Sleep Extension and Behavior of Young Children
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|ClinicalTrials.gov Identifier: NCT03446716|
Recruitment Status : Completed
First Posted : February 27, 2018
Last Update Posted : February 27, 2018
|Condition or disease||Intervention/treatment|
|Attention Deficit Hyperactivity Disorder||Behavioral: Sleep Extension|
Objective: To evaluate the efficacy of a sleep extension intervention in young children with ADHD and determine whether sleep extension improves inhibitory control, a primary deficit in ADHD.
Design: Children with and without ADHD completed two 5-day assessments: a baseline condition in which children followed their normal bedtime routine and a sleep extension condition in which children were instructed to go to bed 90 minutes earlier than their habitual bedtime. Sleep was assessed with actigraphy and, on the final night, polysomnography. A Go/No-Go task was used to assess inhibitory control.
Setting: Participants slept in their home on nights 1-4 and in the sleep laboratory on night 5 of each condition.
Main Outcomes and Measures: Of interest is actigraph measurement of total sleep time for the baseline compared to the sleep extension condition. Polysomnography will be used to compared changes in sleep physiology. The primary behavioral outcome is inhibitory control, indexed by accuracy on No-Go trials in the Go/No-Go task.
|Study Type :||Interventional (Clinical Trial)|
|Actual Enrollment :||27 participants|
|Intervention Model:||Parallel Assignment|
|Intervention Model Description:||Participants are assigned to the ADHD or Typically Developing group based on diagnosis history. Each then completes the intervention (EXTENSION) either preceded or followed by a week of baseline sleep (CONTROL). The order is pseudo-randomized.|
|Masking:||None (Open Label)|
|Official Title:||Effects of Sleep Extension on Sleep Physiology and Behavior of Young Children|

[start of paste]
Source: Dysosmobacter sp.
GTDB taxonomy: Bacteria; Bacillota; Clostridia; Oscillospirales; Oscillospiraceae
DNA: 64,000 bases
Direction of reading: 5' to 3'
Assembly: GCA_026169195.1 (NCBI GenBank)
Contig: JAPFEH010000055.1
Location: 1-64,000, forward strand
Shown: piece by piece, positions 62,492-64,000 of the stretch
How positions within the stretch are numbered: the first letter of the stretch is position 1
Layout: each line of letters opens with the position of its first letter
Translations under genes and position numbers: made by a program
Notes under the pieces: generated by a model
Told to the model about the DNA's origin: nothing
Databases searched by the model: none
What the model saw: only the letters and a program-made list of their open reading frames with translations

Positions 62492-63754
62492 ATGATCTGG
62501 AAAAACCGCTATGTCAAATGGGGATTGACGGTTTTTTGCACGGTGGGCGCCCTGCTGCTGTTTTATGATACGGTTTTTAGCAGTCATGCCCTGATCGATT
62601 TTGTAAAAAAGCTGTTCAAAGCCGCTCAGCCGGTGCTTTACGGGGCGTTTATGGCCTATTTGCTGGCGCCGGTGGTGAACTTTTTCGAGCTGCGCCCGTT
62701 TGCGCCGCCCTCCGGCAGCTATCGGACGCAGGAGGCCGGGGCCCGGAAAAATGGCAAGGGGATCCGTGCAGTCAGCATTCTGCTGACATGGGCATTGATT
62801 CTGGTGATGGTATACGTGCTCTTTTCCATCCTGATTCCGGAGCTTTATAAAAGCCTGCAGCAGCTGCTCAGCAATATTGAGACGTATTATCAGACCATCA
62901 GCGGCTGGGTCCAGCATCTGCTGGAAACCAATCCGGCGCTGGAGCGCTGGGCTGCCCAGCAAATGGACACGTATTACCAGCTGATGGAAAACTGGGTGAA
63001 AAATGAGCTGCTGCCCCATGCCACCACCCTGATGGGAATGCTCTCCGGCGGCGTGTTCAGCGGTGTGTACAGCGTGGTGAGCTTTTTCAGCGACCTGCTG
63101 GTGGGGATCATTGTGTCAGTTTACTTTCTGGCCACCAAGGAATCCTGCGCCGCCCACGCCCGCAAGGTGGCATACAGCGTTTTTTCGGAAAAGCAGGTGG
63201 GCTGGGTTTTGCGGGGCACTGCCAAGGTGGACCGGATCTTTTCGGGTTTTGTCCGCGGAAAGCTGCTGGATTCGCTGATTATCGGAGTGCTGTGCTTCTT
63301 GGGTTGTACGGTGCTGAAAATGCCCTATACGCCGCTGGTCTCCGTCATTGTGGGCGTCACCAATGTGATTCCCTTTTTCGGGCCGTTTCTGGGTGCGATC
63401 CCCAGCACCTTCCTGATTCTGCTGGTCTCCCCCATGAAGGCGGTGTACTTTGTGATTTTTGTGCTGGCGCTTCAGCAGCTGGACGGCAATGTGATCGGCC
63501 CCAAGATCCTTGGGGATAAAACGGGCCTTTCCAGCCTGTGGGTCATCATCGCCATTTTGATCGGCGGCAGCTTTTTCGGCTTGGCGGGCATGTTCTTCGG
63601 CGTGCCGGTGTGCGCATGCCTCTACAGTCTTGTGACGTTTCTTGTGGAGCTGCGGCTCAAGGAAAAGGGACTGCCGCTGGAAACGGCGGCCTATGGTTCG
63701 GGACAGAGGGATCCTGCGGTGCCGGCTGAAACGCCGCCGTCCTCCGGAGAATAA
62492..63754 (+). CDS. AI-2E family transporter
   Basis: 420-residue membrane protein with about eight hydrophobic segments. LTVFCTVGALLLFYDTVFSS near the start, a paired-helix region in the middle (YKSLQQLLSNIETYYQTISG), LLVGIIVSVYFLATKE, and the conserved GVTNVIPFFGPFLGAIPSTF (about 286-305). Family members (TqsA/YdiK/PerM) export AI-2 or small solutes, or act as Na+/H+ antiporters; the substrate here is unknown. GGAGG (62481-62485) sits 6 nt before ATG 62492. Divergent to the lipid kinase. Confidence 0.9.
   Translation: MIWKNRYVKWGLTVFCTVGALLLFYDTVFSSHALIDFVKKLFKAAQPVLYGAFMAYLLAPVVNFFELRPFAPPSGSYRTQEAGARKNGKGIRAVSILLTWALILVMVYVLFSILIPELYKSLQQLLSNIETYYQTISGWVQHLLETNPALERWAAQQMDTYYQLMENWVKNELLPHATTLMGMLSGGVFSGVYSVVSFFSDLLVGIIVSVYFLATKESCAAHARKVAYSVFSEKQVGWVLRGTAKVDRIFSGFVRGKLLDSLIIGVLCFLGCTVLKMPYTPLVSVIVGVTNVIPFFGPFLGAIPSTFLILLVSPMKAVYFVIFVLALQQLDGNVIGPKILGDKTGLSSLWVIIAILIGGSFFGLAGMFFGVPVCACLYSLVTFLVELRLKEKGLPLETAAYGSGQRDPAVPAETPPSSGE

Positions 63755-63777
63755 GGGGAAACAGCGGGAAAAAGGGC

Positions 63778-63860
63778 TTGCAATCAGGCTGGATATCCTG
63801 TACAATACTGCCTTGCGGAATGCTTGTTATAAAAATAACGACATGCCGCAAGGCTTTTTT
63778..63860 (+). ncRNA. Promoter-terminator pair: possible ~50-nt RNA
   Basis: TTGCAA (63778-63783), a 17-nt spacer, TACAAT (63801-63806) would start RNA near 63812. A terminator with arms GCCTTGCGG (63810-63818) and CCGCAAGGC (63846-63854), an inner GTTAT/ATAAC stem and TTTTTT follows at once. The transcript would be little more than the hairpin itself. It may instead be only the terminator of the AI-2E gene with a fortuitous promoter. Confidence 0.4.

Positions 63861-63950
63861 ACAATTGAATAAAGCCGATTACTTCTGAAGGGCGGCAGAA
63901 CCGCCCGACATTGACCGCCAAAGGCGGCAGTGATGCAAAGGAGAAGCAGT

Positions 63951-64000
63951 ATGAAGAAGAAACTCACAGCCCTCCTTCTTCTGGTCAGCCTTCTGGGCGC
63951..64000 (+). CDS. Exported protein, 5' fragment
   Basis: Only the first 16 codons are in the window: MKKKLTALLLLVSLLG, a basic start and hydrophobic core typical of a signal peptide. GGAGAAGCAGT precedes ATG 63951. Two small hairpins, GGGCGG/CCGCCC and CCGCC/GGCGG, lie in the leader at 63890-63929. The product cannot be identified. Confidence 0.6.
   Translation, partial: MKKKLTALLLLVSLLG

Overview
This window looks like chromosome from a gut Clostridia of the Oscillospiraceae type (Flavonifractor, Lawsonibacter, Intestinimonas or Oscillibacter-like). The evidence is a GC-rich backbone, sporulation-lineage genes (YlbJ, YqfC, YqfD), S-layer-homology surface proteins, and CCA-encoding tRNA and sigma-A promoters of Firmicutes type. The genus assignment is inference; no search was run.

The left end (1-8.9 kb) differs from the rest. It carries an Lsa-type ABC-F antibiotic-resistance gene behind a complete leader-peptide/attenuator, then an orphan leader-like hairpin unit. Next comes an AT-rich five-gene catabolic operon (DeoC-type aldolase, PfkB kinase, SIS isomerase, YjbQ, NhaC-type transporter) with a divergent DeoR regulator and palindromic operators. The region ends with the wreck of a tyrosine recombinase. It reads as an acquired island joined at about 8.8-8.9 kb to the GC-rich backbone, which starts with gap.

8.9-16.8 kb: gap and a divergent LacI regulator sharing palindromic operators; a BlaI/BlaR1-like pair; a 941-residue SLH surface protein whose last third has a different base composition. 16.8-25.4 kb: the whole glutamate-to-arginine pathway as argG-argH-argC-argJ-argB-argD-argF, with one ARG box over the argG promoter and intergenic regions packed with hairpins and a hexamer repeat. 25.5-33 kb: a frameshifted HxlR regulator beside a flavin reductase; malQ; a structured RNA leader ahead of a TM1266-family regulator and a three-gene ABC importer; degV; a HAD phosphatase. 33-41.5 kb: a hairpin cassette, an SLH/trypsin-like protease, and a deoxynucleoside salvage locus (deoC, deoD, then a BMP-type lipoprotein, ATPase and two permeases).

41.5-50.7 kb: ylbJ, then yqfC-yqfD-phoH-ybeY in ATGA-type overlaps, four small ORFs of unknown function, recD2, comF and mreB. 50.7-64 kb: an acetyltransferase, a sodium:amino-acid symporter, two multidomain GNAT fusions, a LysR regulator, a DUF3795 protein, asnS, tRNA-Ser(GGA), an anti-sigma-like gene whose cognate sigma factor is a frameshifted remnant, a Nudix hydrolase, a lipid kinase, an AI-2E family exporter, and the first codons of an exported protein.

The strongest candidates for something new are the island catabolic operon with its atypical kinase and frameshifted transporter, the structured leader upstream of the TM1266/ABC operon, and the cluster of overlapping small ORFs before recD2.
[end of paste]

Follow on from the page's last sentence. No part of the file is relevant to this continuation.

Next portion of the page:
|Actual Study Start Date :||December 1, 2015|
|Primary Completion Date :||August 1, 2017|
|Study Completion Date :||August 1, 2017|
During the extension condition, caregivers were instructed to put their child to bed 90 minutes earlier than their habitual bedtime for five consecutive nights. Caregivers were provided a list of tips to aid in implementing the earlier bedtime.
Behavioral: Sleep Extension
Child attempted to go to bed 90 mins in advance of their normal bedtime.
No Intervention: CONTROL
Children followed their normal bedtime routine for five consecutive nights.
- total sleep time [ Time Frame: 5 days (actigraph watch is worn for 5 days in each condition and overnight sleep time is identified and averaged across these 5 days) ]average nightly across 5 nights
- inhibitory control [ Time Frame: measured before and after sleep - about 12 hrs ]measured with the Go/NoGo task
To learn more about this study, you or your doctor may contact the study research staff using the contact information provided by the sponsor.
Please refer to this study by its ClinicalTrials.gov identifier (NCT number): NCT03446716
|United States, Massachusetts|
|University of Massachusetts|
|Amherst, Massachusetts, United States, 01003|
|Principal Investigator:||Rebecca Spencer, PhD||University of Massachusetts, Amherst|